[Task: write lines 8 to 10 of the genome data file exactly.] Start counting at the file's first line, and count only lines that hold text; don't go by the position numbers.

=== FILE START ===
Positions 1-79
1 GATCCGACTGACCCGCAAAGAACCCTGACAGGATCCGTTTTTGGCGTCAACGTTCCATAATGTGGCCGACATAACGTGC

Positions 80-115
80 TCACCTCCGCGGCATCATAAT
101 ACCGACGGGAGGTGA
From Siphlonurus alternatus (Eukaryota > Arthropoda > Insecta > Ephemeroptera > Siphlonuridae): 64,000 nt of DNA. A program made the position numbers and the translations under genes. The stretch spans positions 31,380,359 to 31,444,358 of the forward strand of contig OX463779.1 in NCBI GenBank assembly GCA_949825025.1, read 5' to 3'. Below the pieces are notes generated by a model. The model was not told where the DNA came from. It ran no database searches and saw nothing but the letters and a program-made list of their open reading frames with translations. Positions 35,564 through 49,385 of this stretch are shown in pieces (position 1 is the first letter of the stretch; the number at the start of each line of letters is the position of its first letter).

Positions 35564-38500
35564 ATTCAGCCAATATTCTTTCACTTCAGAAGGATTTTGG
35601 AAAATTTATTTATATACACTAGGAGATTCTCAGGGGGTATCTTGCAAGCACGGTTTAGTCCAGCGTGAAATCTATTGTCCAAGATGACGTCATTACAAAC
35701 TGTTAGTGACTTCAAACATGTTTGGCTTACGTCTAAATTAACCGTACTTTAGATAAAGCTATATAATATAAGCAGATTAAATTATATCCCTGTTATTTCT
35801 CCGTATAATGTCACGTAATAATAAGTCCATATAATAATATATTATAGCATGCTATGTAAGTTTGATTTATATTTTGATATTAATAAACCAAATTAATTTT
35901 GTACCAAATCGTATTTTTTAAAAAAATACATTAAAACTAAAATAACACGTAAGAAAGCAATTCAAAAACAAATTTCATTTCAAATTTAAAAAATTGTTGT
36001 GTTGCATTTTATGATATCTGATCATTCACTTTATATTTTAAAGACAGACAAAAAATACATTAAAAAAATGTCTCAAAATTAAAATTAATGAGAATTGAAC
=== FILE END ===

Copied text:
35564 ATTCAGCCAATATTCTTTCACTTCAGAAGGATTTTGG
35601 AAAATTTATTTATATACACTAGGAGATTCTCAGGGGGTATCTTGCAAGCACGGTTTAGTCCAGCGTGAAATCTATTGTCCAAGATGACGTCATTACAAAC
35701 TGTTAGTGACTTCAAACATGTTTGGCTTACGTCTAAATTAACCGTACTTTAGATAAAGCTATATAATATAAGCAGATTAAATTATATCCCTGTTATTTCT